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B-Corp, Fairtrade-certified chocolate-maker Tony’s Chocolonely puts social impact before profit – going beyond certifications because of its mission to make the chocolate production chain 100% free of illegal child labour and modern slavery. Not just for its own chocolate, but all chocolate worldwide.  

There was a clear opportunity for Tony’s Chocolonely to launch a consumer-focused campaign which used the Farmgate price drop to highlight inequality in the chocolate industry. The price drop meant that while ‘Big Choco’ – the multinational chocolate food producers – made billions in profits, it made life much harder for the growers and farmers directly affected by the change. This is the hidden problem that consumers don’t see.


Seven Hills worked with Tony’s Chocolonely to develop The Big Choco Sale campaign, breaking down the complexities of the issue into an easy-to-understand message that could gain greater cut-through in the media and among consumers. To raise awareness of the issue, Seven Hills developed gifting content which was shared with social media influencers across the UK, secured media interviews with international outlets and coverage across key business publications, and created social media content to engage directly with consumers. The campaign targeted Big Choco and urged firms to respond to Tony’s call for a fair living wage for all cocoa farmers.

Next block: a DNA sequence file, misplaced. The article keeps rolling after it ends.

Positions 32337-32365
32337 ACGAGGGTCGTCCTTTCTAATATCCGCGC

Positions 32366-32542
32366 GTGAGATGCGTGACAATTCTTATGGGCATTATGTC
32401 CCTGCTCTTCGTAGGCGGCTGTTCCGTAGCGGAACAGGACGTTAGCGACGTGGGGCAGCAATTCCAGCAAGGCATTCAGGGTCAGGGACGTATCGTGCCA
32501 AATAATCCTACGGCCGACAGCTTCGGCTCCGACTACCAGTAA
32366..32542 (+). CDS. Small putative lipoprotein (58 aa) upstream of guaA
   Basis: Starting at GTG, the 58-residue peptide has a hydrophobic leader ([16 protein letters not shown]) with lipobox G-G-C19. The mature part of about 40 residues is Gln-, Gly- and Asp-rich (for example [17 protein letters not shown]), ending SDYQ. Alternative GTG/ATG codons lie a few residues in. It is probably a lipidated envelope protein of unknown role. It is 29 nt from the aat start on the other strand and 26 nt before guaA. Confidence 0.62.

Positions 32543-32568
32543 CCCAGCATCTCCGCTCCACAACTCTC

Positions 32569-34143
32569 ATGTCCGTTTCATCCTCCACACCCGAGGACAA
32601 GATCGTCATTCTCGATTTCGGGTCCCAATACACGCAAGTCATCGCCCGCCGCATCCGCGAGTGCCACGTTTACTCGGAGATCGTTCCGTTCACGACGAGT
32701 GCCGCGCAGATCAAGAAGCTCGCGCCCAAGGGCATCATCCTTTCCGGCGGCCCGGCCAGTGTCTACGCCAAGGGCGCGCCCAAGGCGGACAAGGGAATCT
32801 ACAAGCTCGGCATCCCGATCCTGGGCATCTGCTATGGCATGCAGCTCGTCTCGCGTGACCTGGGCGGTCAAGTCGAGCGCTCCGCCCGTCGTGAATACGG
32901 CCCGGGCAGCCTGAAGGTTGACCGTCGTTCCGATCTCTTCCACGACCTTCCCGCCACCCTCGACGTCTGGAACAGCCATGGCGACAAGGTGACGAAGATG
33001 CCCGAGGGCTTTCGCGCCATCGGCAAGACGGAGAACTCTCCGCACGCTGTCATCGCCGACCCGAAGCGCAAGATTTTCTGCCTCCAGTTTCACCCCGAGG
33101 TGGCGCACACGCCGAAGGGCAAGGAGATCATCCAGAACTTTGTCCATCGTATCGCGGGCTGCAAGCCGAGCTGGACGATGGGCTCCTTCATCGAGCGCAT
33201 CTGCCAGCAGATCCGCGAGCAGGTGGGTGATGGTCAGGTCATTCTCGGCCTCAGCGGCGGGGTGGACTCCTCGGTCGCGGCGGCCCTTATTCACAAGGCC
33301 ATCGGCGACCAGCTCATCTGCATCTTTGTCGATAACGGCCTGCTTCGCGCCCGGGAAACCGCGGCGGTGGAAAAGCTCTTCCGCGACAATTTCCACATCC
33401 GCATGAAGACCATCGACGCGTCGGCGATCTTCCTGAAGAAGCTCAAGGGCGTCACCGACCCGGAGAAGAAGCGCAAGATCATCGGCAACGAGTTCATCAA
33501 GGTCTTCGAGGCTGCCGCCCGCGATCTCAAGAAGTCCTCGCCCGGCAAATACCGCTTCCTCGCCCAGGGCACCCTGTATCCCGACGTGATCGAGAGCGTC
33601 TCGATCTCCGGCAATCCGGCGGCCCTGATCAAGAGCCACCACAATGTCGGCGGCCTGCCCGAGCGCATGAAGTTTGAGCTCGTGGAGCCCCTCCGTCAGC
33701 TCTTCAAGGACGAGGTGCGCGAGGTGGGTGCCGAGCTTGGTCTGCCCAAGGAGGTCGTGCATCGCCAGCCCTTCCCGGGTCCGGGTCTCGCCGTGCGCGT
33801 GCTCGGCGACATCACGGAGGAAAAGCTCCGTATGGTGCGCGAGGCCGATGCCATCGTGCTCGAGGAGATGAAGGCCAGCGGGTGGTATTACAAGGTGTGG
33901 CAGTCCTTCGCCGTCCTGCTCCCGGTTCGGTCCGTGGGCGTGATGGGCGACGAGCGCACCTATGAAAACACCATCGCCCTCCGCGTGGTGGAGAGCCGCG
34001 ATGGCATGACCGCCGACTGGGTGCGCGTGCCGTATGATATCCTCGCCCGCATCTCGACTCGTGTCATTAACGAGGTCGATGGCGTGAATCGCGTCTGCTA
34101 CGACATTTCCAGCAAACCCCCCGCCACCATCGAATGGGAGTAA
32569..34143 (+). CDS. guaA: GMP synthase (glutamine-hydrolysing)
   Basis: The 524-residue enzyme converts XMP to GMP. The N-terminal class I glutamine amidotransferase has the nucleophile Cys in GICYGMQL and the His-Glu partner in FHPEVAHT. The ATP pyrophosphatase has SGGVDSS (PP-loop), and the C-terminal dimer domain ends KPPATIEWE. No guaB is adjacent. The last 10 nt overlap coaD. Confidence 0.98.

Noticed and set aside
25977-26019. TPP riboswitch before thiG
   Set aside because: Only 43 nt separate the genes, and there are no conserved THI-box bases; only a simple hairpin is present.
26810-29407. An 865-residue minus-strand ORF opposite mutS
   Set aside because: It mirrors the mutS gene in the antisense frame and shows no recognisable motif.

“Poverty is the root cause of the problems in cocoa – whether its child labour or modern slavery or deforestation … If we want to solve these things, we have to tackle the problem and the thing we need to tackle is “pay more for cocoa”.’ – Paul Shoenmakers, Tony’s Chocolonely’s Head of Impact

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Assata Doumbia, a cocoa farmer in the Ivory Coast
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Tony's Chocolonely campaign against the price drop of cocoa


The Big Choco Sale campaign secured high-profile media coverage in the likes of CNBC and Metro – with a total media reach of 40.5 million – and engaged thousands of social media users to deliver a strong message to the market. The campaign resulted in Big Choco firms such as Mars Wrigley, Ferrero, Cadbury maker Mondelez International, Lindt & Sprungli and Nestle releasing statements of good intent and action as a result of pressure put on them by the campaign. The campaign also raised awareness of inequality in the chocolate industry in general and established Tony’s Chocolonely as a leading voice in the drive for greater support for cocoa farmers.

Assata Doumbia, a cocoa farmer in the Ivory Coast
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Chapter 1 outlines the concept of mission and how the breakthrough brands of today have succeeded by building a mission that inspires belief, generates a following and instils a purpose beyond profit.